The Maverick ET-735 is a four-channel, Bluetooth-enabled wireless thermometer system with features that will make it a star with the barbecue crowd. It comes with two (not four!) sturdily-constructed probes, and will accept the same probes used on its siblings, the ET-732 and ET-733. It can be used as a stand-alone readout or it can be paired with a smartphone for remote operation.
When used as a Bluetooth remote, make sure you have one of the phones that is compatible with the unit. They are:
– iPhone 4S, iPhone 5, 5S and iPhone 6
– Samsung Galaxy S4, S4 Mini & S5
– Samsung Note 2 & 3
– Sony Experia Z1
– LG Nexus 5
– LG G3
Other products may be added to this list as the phone app is revised.
One of the drawbacks usually associated with Bluetooth gadgets is their lack of range. This unit uses version 4 of the protocol, and is supposed to reach 160′ (49m). That’s line-of-sight, and more than you should probably expect if there are intervening obstructions, like the wall of a house. It’s a tricky thing to test, but I can say that the unit worked fine in my shed which is insulated with foil-backed material. Older Bluetooth devices would not stay connected in this setup, so this does seem to be an improvement over the earlier technology. Of course, you do have to use a compatible smartphone or tablet if you want to monitor things from a distance.
Most of the functionality is contained in the app which is downloadable from either Apple or Google. It’s pretty straightforward. Each of the four channels can be set in one of two modes: food or BBQ. In the food mode, you can pick from a list of meats and tastes, and it will insert the “correct” temperature, or you can specify your own target temperature. The app will display a bar graph of temperature relative to the target and the probe temperature. When the food reaches the selected temperature, you’ll get an audible and visible alarm. In the BBQ mode, you set an upper and lower limit, and the alarm will annunciate if the temp wanders outside this range. Each channel is independently settable. The alarm settings are conveyed to the transmitter unit and will beep and flash on that unit as well. The settings have to be done via the app; they are not settable on the transmitter itself.
There are also four alarms that can be individually set to four time intervals. Each works as a count-down timer with audible and visible alarms when the clock reaches zero. Each can also be set as a count-up stopwatch, but these are not alarmed.
The manufacturer says the unit is moisture resistant. The jacks that accept the probes have covers and silicone seals, and the battery box is sealed. I don’t know that I’d submerge the transmitter, but it looks impervious to rain.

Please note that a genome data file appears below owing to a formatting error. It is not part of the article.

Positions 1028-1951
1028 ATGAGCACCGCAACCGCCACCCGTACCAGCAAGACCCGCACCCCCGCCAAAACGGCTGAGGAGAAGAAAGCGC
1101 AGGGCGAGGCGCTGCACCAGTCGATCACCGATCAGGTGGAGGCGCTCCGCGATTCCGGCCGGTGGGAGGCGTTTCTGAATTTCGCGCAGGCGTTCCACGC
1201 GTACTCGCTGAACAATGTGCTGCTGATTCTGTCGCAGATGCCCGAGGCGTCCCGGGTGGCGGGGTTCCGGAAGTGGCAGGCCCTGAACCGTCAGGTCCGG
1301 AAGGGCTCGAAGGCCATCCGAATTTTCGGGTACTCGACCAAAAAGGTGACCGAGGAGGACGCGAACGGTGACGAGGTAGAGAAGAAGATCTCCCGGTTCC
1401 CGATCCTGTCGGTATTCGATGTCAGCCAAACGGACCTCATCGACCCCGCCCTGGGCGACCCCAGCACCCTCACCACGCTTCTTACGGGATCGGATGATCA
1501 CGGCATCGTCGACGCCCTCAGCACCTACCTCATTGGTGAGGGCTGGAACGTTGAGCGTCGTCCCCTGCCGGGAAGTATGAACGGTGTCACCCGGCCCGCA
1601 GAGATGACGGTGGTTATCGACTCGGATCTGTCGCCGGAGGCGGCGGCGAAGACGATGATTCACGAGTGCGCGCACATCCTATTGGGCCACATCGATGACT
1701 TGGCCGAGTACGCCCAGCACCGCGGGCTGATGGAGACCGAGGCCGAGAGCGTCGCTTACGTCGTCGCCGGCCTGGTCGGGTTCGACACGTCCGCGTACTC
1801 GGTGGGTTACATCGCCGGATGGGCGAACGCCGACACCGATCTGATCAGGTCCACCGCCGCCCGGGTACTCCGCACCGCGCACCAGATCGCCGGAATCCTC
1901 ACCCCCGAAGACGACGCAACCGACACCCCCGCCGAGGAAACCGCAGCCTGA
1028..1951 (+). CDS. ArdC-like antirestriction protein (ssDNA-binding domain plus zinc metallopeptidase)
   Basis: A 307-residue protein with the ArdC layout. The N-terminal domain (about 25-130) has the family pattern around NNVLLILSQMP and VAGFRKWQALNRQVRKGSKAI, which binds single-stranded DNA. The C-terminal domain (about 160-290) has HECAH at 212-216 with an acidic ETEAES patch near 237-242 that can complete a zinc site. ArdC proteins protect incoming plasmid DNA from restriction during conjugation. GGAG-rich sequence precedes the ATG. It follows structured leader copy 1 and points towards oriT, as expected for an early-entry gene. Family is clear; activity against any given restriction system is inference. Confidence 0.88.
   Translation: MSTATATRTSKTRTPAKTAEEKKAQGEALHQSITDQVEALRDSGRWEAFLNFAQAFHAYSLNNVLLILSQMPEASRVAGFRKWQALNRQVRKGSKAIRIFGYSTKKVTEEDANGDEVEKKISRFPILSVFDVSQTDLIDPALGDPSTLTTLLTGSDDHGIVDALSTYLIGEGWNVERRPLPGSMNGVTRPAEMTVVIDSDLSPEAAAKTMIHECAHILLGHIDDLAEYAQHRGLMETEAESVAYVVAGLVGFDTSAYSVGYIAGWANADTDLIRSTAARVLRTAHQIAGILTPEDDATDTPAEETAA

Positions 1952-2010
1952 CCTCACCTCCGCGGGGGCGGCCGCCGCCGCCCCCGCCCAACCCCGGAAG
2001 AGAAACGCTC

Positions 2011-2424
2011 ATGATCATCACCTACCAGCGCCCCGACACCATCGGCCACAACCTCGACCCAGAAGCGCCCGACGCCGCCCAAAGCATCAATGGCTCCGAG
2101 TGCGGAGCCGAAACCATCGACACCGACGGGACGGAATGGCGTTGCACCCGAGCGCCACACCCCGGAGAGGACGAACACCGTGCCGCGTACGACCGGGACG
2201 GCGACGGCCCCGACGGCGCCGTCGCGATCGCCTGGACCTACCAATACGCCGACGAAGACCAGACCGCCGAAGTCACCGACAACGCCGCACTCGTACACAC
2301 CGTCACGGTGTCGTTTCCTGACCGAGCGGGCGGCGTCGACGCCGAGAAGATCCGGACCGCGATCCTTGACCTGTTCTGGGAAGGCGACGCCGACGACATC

A quick-start guide to using the unit comes with it. It’s borderline useless. There is a downloadable “manual” that also comes bundled with the app, although you can’t read it while you’re experimenting with the settings. I would rather they provided the more thorough instructions in printed format instead of making you download and print them yourself. But, hey, I’m an old geezer, addicted to doing things the old way.
I use a Maverick ET-732 unit at my house. I like the display on the receiver, and I don’t have to play with my phone or tablet to get information. Call me old-fashioned, but I prefer the dedicated receiver to using my phone. A matter of personal preference, I suppose. My daughter would probably laugh at me.
The quality of the unit is high, and the probes, always the Achilles’ heel of in-food/in-cooker thermometers, seem more robust than most and are claimed to be waterproof. The probes can be used as either in-food or in-cooker using the supplied grill clamps. For testing purposes, we obtained two additional probes. While the two that accompanied the unit gave accurate readouts, the two accessory probes read 207°F when they should have read 225°. I will investigate what may be causing the discrepancy.
The manufacturer’s contact info is found on the user’s “manual,” but I couldn’t find an explicit warranty period, although the manufacturer has a good customer relations reputation, so I wouldn’t fret it.
We like the Maverick remote thermometers, and I suspect this one will be a hit as well. Given its apparent quality and usefulness, I’m giving it a Gold medal.
Leave in Food, Leave in Cooker, Wireless Remote
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Bill McGrath - Bill McGrath is AmazingRibs.com's Thermometer Maven. He has sophisticated equipment, an electrical engineering degree from Cornell University, and an MBA (almost) from UC Berkeley. Despite being mostly retired, he is still the person responsible for developing and updating all of ExxonMobil's training modules.